Perhaps the most important thing I have learned from cows is that there comes a time in life when we have to let go. I have seen calves die in the fields and the mothers knew they were sick. Still they chase away the vultures. I have seen them have miscarriages or deliver still born young; yet still they love. They are immediately changed. Normally, it takes several days if not weeks for these heifers to get over their loss. Many search through ditches and thick pine straw for weeks on end, mooing in that certain way hoping to find their young. When calves are separated for cultivation purposes – there is an extremely deep sense of longing and remorse that takes over the farm. At night when most pastures are quiet the distant echoes of mother and baby can be heard for weeks. But then, they let go! When cows grow and no longer need their mother for everything, mama cows let go and watch from a distance as their young becomes a mother herself. They are far away but never out reach; as mother hood is supposed to be.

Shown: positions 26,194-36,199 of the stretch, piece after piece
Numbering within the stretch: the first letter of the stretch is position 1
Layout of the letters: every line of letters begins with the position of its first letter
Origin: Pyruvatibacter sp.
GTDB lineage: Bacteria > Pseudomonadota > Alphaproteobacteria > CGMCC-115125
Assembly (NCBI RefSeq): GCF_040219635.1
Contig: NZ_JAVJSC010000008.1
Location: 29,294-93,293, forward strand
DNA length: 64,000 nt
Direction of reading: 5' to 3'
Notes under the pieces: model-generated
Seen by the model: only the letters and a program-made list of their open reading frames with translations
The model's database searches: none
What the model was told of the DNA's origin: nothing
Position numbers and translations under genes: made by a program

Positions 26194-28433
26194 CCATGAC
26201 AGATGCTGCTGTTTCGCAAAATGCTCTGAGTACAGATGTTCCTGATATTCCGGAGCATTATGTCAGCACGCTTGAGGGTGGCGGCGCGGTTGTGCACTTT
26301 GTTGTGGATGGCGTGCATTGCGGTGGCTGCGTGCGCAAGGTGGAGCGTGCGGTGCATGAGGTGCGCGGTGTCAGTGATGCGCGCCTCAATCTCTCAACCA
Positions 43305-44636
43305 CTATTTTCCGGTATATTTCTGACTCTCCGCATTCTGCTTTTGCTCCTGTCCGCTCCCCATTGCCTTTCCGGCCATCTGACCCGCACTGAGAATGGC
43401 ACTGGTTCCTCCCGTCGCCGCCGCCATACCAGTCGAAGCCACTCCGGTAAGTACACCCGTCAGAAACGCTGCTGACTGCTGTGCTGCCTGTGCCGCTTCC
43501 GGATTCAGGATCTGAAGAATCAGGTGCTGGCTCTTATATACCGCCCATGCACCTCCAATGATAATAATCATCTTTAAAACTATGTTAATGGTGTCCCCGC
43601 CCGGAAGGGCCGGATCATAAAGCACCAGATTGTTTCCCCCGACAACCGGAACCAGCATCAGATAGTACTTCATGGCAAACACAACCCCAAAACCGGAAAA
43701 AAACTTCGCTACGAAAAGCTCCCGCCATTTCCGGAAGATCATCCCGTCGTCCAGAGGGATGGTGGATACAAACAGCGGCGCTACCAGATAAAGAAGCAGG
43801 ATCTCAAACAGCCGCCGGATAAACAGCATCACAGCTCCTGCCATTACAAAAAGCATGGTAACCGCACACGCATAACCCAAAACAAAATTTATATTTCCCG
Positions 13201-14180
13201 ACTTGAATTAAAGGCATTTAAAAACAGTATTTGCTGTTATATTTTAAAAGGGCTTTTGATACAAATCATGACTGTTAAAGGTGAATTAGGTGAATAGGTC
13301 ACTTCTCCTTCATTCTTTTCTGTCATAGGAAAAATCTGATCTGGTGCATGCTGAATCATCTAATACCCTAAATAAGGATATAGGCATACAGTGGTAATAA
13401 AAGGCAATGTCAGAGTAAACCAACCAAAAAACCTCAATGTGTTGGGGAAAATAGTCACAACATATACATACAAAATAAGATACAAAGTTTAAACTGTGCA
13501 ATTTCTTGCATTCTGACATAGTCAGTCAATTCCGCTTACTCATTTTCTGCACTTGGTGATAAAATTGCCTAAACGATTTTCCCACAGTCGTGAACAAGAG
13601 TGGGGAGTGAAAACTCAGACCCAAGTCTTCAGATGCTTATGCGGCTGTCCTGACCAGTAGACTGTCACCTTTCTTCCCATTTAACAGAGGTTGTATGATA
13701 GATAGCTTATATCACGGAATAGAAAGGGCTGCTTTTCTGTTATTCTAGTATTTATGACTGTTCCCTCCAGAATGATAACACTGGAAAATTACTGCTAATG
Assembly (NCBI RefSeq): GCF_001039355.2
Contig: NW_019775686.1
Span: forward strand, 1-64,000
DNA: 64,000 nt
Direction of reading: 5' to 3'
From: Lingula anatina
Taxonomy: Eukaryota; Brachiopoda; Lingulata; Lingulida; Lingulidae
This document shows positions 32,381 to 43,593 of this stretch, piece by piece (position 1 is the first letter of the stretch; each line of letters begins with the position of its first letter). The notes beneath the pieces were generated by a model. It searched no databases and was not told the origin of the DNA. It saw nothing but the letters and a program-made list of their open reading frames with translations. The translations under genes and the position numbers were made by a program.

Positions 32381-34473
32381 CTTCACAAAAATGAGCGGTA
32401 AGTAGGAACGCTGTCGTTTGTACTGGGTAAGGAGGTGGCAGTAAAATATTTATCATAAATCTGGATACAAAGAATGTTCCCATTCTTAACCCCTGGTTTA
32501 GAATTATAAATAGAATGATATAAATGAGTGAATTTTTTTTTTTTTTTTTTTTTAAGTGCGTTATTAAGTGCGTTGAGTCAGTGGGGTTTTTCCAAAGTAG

No matter how dumb a cow may seem; they can teach much about maternal love. Love is in the way they respond and clean their baby. Love is in the way they move alongside them and they way the just know things. They can be acres a part and a mother cow will raise her head from the grass with that look as she walks off to find her calf. Perhaps surrounded by a stray dog or maybe even hungry. In a field of all black calves, the mama cows know (even though they don’t see well) which one is theirs and this holds true for years to come. You can separate them for 4 months and they will still know!

Perhaps it seems strange that cows are such incredibly loving and dutiful mothers. The truth is that they do something few of us human mothers do anymore; believe in our instinct and judgment when it comes to being a mom. Cows believe that motherhood is a gift and as such they trust in their most innate place of intimacy to do and be a mother at all times. Inside every mother exists the embodiment of what motherhood is and should be and it quite simply is up to the creature to form gratitude and expression of spirit that clearly expressed the many different layers and facets of love and motherhood.